Why You Can't Stick with a Budget
This video is about one of the most important tools for destroying debt: a budget. Creating a budget isn't all that hard. Sticking with one over time seems to be the tricky part. Is it possible to have a budget that you actually look forward to using? I know it is, because I've been doing it for years. First, watch this 90-second news story I recently shot about budgeting, then meet me on the other side for more specifics.
Whether your goal is a bigger bank balance, a smaller credit card balance, or a trip around the world, the fastest path to achieving it is using a budget to fine-tune where your money is going, to find extra money and to measure your progress. Getting closer to what you want every month isn't a chore; it's a pleasure. If you've tried a budget in the past and given up, it's probably for one of the following reasons:
- You didn't have a goal: You need something to move toward.
- You started depriving yourself: Don't go on a dollar diet. Do the things you love. Just pay less.
- You suffered a budget-buster: Some unplanned expense or loss of income set you back. Expect the unexpected. Be flexible.
- You got bored: Many people start a spending plan when they need one, then give it up when they don't. That's a sign you need a bigger goal.
For more about budgeting, here's a condensed cut-and-paste from my latest book, Life or Debt 2010.
The perfect budget isn't a budget.
Let's start our search for the perfect budget by never using that word again. The word "budget," implies deprivation, like the word "diet." I'm no fan of deprivation, are you? So let's exchange that term for a different one: "spending plan." A budget restricts what you do. A spending plan is about making conscious and completely voluntary decisions about how to allocate your money.
So a spending plan doesn't mean doing without, it simply means creating priorities in order to reach a specific goal.(See my story on setting goals.) You start your plan by keeping track of where your money's going. Once you've done that, you're in a position to make decisions about how to allocate your money and spend it according to your personal priorities. And one of your first priorities should be destroying your debt.
So here's the drill. Start writing down everything you spend — every penny, every day. A lot of this you're already doing. When you write a check or use your debt card, you're obviously writing down the amount and payee somewhere, right? When you use a credit card, it shows up on your statement. When you have money taken out of your paycheck, it shows up on your check stub. So when we talk about keeping track of every dime you spend, what we're really talking about is where your cash is going. The way to keep track of it is to carry around a small notebook and simply make a note of the amount and what you bought whenever you spend cash. You'll get used to it in no time, and it's really not that much of a hassle. Then all you need to bring your spending plan to life is to transfer those numbers to a form, online or off, so you can review it.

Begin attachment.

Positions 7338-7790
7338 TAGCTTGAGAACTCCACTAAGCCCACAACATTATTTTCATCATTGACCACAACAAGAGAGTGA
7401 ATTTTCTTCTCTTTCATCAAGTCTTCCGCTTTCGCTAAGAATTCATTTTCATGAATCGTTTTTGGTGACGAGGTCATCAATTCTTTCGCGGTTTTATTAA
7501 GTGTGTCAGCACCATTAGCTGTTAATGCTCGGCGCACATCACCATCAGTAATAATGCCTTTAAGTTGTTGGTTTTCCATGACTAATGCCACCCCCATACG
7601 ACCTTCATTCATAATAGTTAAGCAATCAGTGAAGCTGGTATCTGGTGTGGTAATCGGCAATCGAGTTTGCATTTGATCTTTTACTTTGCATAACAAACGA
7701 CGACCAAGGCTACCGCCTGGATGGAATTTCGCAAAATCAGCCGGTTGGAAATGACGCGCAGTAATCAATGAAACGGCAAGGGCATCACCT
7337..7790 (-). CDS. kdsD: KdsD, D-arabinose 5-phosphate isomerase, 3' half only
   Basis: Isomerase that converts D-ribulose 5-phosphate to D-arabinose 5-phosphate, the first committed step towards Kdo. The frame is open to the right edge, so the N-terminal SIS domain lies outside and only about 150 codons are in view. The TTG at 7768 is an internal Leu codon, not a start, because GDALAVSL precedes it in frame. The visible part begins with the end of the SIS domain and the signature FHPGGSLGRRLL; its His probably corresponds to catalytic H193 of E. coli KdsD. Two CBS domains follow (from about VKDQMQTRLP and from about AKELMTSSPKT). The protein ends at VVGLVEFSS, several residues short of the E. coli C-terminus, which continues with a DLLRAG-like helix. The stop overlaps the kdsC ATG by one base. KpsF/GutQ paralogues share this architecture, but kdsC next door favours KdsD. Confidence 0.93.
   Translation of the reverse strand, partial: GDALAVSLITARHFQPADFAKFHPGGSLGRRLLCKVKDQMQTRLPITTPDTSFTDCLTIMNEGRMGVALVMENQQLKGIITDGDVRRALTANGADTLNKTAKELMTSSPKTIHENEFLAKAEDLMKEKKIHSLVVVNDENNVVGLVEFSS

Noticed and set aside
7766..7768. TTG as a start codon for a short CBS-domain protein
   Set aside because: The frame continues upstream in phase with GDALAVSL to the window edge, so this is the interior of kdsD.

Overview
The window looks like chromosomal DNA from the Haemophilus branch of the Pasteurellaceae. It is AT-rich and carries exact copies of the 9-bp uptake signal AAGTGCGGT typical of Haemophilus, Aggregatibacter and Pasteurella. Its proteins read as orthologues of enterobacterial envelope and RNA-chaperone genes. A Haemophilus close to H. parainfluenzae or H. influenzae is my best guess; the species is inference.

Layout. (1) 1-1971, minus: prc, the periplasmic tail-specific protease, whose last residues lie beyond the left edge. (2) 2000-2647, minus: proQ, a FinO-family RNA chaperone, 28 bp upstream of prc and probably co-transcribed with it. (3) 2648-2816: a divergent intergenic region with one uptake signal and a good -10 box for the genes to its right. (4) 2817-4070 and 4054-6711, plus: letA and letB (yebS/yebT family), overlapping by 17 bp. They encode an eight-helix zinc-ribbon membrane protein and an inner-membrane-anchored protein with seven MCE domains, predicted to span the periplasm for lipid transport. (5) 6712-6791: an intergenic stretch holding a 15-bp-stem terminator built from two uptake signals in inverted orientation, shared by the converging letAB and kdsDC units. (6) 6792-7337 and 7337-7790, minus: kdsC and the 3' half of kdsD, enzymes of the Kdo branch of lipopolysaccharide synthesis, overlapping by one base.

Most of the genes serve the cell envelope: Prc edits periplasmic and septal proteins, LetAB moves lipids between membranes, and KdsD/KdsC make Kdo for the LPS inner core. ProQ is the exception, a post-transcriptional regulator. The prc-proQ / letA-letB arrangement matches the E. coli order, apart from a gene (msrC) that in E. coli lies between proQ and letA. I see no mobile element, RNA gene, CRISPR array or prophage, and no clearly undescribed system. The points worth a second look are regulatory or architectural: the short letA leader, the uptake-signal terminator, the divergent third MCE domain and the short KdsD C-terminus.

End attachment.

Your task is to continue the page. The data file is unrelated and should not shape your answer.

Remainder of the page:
Where do you get that form? There are tons out there. Here's a link to about 10 budgeting spreadsheets, including the one I personally made and use daily.
If you think you don't have the time, you think the whole idea seems anal, you think you don't need to do it because you're already so great with money…whatever your excuse…you're wrong. Here's why.
Writing down and reviewing the money you're spending will result in spending less. That's simply because you're thinking about it. If you doubt that, that's because you haven't done it.
When you see where your money is going, you'll be in a position to reduce that amount by harnessing some of the thousands of money-saving tips available on Wise Bread, my website, and many others.
You'll also get a feeling that may seem foreign to you right now: it's called control. Going through life without tracking what's coming in and going out is akin to driving while texting. It's distracting, it causes you to lose focus and it ulitmately slows you down (or worse). Tracking and planning your expenses is having your eyes on the road and both hands on the wheel. Seeing where you're going is a lot less stressful.
Bottom line? A goal is where you're trying to go. A spending plan is the shortest path there. If you don't have a goal, make one. If plotting your progress toward it isn't enough to keep you engaged, then create a goal that does. When you review your expenses, think about the things you spend on money on that aren't all that important to you. Drop them. Think about the things that are. Find ways to have them for less. Expect setbacks, because you're going to have them. And remember, anyone can do anything for a short stretch. Winners are people who keep showing up.
In my experience there are two kinds of people in the world: those who look rich and those who are rich. If you'd rather be in the latter category than the former, plan. It's really just that simple.